October 13, 2017
By Jamie FORTESCUE, Secretary General of Starch Europe
For the European starch industry, October 1, 2017 not only marked the end of the EU sugar quota system, it represented the beginning of a new world order in how the starch industry is perceived and how it positions itself to the world.
With the end of the EU sugar regime and the demise of the quota system – a turning point in the history of the EU agricultural policy – the starch industry is now in a position to produce as much isoglucose as the market demands. Previously, annual production of the starch-based sugar, isoglucose, was capped at around 720,000 tonnes, a very small fraction of the 13.5 million tonnes allowed for producers of beet-based sucrose. This cap no longer exists. Estimates for future production range between two to three million tonnes annually. However, this potential will be fully realised only over time and will largely depend on customer demand.
But with opportunity comes challenge. Although the liberalisation of isoglucose production will see an increased uptake of this starch-based ingredient to be added to a host of products, the lack of consumer understanding of starch and isoglucose could raise questions around issues such as health benefits and production processes.
Any forecast on increased production and consumption will be subject to a number of factors:
First of all, stakeholders should not conclude that the anticipated increase in isoglucose production and demand in Europe will directly translate into increased sugar consumption. Rather, we expect to see isoglucose replacing sucrose (table sugar) across a variety of products. We also expect to see an increase in the European sucrose production, replacing imported sucrose to meet domestic demand and being increasingly exported.
Secondly, consumer demand today is increasingly contingent upon factors that extend beyond quality or price of a product. More and more, consumers are concerned about issues such as supply chain sustainability, health and wellness, and corporate reputation. Their expectations in these areas are progressively influencing buying decisions, and shaping demand for goods and services. Removing the quota system is likely to increase the exposure of producers to new levels of consumer scrutiny.
As consumers seek to learn more about what they eat, so too are they turning to digital and social media for answers. The online world offers consumers a wealth of information and misinformation. As demand for greater transparency and traceability rises, industries – including ours – need to be well-equipped to respond.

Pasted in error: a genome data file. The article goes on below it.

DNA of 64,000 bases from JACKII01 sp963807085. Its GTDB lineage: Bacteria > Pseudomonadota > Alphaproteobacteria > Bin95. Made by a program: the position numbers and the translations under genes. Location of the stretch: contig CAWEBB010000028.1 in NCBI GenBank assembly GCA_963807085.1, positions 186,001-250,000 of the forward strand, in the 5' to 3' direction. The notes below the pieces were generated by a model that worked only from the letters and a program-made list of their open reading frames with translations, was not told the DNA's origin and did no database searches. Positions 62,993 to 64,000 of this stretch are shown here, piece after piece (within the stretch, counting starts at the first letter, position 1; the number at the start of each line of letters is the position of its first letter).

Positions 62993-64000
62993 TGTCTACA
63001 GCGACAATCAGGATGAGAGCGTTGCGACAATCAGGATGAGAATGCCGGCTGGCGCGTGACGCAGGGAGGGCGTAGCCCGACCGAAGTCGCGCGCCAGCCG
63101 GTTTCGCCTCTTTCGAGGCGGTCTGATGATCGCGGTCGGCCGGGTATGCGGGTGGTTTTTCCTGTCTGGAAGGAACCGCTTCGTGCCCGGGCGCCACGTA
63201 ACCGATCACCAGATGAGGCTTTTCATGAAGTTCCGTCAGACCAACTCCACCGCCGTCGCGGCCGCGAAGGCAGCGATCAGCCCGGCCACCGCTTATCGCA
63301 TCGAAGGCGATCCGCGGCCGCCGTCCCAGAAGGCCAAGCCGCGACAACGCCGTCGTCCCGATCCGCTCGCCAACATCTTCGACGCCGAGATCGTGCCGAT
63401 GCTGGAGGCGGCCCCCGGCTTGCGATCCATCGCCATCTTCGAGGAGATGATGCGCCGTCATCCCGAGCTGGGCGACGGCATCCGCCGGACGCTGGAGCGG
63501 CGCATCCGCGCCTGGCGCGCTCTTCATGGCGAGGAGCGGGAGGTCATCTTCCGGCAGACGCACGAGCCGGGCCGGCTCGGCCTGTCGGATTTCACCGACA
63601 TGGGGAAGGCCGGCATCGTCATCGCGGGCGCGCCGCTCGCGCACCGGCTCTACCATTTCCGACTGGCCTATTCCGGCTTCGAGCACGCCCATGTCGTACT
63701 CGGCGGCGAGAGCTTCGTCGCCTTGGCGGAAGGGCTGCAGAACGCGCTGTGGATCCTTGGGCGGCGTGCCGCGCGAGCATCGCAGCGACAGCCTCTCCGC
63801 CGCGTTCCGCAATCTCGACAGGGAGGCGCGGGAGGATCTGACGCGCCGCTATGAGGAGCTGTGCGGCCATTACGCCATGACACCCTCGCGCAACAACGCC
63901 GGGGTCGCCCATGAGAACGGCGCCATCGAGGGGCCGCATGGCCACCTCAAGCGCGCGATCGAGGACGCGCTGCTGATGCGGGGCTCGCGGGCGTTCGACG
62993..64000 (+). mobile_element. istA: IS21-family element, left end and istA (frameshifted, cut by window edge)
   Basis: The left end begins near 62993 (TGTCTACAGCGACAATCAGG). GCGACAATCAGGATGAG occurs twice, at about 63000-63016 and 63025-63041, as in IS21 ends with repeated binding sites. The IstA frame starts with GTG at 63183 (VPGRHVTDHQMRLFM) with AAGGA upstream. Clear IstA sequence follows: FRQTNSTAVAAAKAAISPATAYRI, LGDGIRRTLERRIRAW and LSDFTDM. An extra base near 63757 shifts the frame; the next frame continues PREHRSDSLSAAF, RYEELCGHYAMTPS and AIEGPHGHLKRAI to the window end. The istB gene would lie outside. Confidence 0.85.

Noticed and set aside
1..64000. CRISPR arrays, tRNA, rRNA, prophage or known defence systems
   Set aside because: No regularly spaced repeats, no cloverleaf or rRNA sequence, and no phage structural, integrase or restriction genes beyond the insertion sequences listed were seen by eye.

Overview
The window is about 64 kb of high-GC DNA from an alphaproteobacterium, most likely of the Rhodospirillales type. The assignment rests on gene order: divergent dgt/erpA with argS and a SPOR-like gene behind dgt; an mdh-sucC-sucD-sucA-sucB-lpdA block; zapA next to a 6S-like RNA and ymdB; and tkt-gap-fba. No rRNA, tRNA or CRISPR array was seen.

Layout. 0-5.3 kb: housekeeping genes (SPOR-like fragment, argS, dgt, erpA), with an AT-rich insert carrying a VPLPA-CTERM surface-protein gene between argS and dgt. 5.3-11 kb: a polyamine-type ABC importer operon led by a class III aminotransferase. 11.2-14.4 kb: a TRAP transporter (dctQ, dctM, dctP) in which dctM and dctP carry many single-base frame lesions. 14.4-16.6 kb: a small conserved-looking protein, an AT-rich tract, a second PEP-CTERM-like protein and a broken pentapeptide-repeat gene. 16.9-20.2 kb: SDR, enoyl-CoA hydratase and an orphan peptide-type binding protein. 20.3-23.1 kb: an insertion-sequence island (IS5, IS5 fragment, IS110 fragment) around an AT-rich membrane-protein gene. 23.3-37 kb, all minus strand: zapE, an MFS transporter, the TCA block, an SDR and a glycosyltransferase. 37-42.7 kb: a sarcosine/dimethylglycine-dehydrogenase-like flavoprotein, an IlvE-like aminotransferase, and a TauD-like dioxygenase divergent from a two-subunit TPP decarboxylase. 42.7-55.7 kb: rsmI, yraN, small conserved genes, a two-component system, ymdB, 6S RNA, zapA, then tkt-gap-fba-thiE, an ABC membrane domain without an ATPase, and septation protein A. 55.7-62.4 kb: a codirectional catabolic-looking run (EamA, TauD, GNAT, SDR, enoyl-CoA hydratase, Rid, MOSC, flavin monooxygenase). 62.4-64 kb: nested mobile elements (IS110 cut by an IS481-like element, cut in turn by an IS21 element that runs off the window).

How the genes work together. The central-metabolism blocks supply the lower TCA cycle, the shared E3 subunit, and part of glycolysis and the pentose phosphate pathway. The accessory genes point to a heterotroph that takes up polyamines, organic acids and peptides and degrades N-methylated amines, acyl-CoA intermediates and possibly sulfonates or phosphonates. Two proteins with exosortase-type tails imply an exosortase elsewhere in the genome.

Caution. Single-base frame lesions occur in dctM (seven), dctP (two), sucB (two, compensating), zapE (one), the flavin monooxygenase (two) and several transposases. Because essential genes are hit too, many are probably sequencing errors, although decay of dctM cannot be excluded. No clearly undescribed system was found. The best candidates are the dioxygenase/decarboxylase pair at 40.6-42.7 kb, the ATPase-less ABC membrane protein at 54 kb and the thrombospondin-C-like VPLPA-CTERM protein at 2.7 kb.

Operating in this new context represents a revolution for the starch industry. For decades, we’ve focused largely on sourcing and providing ingredients to manufacturers and retailers without direct exposure to consumers. Few outside of our industry know about us or cared to know about us. As demand increases and as the number of starch-based products expands, our industry will no longer be able to fly under the radar of public opinion.
Today, we produce over six hundred products, from native starches to physically or chemically modified starches, through to liquid and solid sweeteners, proteins, fibres, and lipids. There is a whole world of ingredients our industry provides to European food and drink manufacturers. The versatility of starch products is such that they are used as ingredients and functional supplements in a vast array of food, non-food and feed applications.
Isoglucose is just one of them, and it may be the subject of a range of questions. In fact, “isoglucose” is the term used in EU legislation to define a kind of liquid sugar made from wheat or maize starch. On product packs it is labelled as either Glucose-Fructose Syrup (GFS), if its fructose content is less than 50%, or Fructose-Glucose Syrup (FGS), if its fructose content exceeds 50%.
Consumers know very little about isoglucose and the world of starch. This lack of knowledge combined with the growing levels of misinformation online and changing information consumption behaviours and expectations – particularly with respect to who we trust – increases the risk of misunderstanding and confusion. Our online Q&A platform has been the first step in seeking to address public concerns. The next one will be a conference that will take place on 17 October in Brussels.
In a free market, the exchange of information is what determines supply and demand. The European starch industry must quickly learn to communicate and interact with a much broader audience that now includes consumers. And we must do this by listening to their needs and providing them with the information they are looking for, particularly online.